Today's bikes are incredible machines that allow us to take advantage of the terrain in ways that wouldn't have been possible just a few years ago, and that impressive capability is due to advancements in everything from wheels and tires, to suspension and geometry. But taking a good look at most modern full-suspension bikes also reveals that they have become relatively complicated when compared to bikes of the ''good old days'', whenever those were. Suspension with near endless adjustments, seat posts that raise and lower at the push of a button, and more cogs than you can count on both hands... have things gone too far? Or is all this complexity justified by not only how well these bikes scale and descend challenging terrain, but also by how reliable many of them are?
Norco's prototype carbon fiber Sight, a 140mm travel super-bike fitted with SRAM's eleven speed XX1 drivetrain, an internally routed dropper post, and high-end suspension. This bike was the stuff of dreams only a few short years ago.The Future is Now
Picture this: you're ripping along a rough, rocky downhill. Your bike's tacky, high-volume tubeless tires, inflated somewhere in the low 20psi range, are providing loads of traction and there is no fear of them pulling off the rim thanks to their UST bead. Your electronically controlled rear suspension knows what type of impact is coming up before your rear wheel even makes contact with the bump, and it is adjusting its damping automatically for the best possible result. Your seat, which was lowered with a push of the button at the top of the descent, is poised to extend to full height as you approach a small rise in the trail, thereby allowing you to pedal efficiently and carry good speed up and over it. And your eleven-speed cassette offers such a wide range of gearing that you have no trouble pedalling back up to the top to do it all over again with your single 38 tooth chain ring.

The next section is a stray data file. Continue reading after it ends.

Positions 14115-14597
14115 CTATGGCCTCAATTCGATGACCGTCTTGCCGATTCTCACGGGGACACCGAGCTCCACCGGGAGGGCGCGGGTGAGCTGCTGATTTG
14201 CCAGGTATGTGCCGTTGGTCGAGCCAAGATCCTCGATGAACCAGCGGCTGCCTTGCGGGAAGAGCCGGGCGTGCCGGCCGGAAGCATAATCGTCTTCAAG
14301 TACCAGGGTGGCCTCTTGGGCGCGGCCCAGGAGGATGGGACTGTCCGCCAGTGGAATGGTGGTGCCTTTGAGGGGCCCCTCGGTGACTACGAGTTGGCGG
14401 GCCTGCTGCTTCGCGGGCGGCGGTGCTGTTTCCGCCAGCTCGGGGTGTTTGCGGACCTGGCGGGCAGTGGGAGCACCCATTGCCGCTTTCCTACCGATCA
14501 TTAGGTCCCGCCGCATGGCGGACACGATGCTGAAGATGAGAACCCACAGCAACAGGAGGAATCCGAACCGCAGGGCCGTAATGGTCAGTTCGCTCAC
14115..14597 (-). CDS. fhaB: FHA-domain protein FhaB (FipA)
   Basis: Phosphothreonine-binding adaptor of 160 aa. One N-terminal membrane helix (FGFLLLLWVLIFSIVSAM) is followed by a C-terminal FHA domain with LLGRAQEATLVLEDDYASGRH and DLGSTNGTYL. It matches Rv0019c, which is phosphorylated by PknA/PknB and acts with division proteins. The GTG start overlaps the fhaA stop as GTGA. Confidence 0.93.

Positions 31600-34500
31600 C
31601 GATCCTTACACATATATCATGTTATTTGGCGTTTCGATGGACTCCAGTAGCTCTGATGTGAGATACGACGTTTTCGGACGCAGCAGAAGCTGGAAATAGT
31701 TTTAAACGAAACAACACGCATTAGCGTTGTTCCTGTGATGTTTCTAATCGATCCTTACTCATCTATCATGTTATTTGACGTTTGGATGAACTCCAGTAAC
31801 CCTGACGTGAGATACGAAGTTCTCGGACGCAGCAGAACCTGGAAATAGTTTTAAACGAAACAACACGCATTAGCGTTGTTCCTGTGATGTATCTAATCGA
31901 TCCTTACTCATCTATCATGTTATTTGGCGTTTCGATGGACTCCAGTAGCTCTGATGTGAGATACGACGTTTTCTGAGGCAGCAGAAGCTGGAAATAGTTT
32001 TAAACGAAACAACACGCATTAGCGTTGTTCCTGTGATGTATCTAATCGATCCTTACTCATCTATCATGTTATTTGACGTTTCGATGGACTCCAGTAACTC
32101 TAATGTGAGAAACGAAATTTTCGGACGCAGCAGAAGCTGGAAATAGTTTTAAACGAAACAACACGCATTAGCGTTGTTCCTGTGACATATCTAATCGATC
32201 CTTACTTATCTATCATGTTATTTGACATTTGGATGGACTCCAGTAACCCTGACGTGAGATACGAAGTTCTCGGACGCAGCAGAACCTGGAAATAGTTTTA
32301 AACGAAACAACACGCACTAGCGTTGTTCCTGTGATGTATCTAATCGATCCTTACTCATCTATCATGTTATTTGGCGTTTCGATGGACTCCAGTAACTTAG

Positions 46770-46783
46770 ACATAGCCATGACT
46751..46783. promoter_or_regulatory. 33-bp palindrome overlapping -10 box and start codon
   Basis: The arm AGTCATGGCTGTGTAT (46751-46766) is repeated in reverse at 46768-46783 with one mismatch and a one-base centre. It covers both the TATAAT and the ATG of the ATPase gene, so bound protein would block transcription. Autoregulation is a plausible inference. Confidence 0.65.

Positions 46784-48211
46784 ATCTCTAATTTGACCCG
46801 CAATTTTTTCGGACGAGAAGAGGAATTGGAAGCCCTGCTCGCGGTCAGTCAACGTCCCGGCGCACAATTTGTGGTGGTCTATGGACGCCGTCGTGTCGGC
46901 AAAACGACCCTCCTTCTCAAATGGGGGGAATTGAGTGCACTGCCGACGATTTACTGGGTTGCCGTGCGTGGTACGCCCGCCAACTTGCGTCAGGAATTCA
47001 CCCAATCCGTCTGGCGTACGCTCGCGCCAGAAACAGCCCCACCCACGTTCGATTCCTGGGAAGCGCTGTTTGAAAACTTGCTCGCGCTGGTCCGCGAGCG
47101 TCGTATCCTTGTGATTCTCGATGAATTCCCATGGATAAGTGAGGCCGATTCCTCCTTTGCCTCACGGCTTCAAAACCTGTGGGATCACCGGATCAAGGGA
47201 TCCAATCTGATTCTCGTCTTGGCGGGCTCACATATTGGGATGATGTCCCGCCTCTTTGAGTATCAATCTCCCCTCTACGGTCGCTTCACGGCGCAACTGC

Most of what is written above would have been pure fantasy only seven or eight years ago, yet it is pretty much accepted technology these days.
That progress doesn't come for free, though, and I'm not talking about how expensive some of today's high-end gear is. Bikes have simply never been as complicated as they are now, and that fact will continue to be proved true in the future. There was a time when anyone with an adjustable wrench and a hammer could rebuild the best suspension of the day, and all you needed was a tube of grease to refurbish your fork. Things have long since changed, though, with today's best performing dampers, with hundreds of small internal parts, looking like a combination of a priceless Swiss timepiece and the inside of a factory Supercross shock. Yes, it can swallow up the hardest landing with ease while also being able to erase the smallest chatter, but it also has four external dials and a maintenance cycle that makes looking after a newborn baby seem like a piece of cake. So is having that 4lb, six inch travel fork that easily trumps the performance of longer stroke DH forks of only a few years prior worth the added complication? Is the latest and greatest fork any more reliable?
The same question can also be asked of nearly any other component on our bikes. Keeping air in our tires was once a major battle, with pinch flats the bane of many riders' existence, especially those who frequent rocky trails. Today a rider can pick from any number of tubeless tires and easily tubeless compatible wheelsets and, with the help of the proper sealant, there is a good chance that any on-trail flat they might have will be plugged before they even realize that they've lost a few PSI. Dropper seat posts, once a component that many of us thought we would never require, have become near-standard equipment on many of the trail bikes out there. Gearing has gotten simpler in a lot of ways, with many riders turning to a single ring up front, but the number of cogs have increased in order to compensate. In short, vastly improved performance and reliability has ensured that the increase in complexity is entirely worthwhile. We've long left behind the days where rim sidewalls could wear out over a winter's riding season, crank arms and bottom bracket spindles that would wilt if you just talked about leaving the ground, and adjusting your headset required a massive open-ended wrench... I don't think that any of us are willing to go back in time.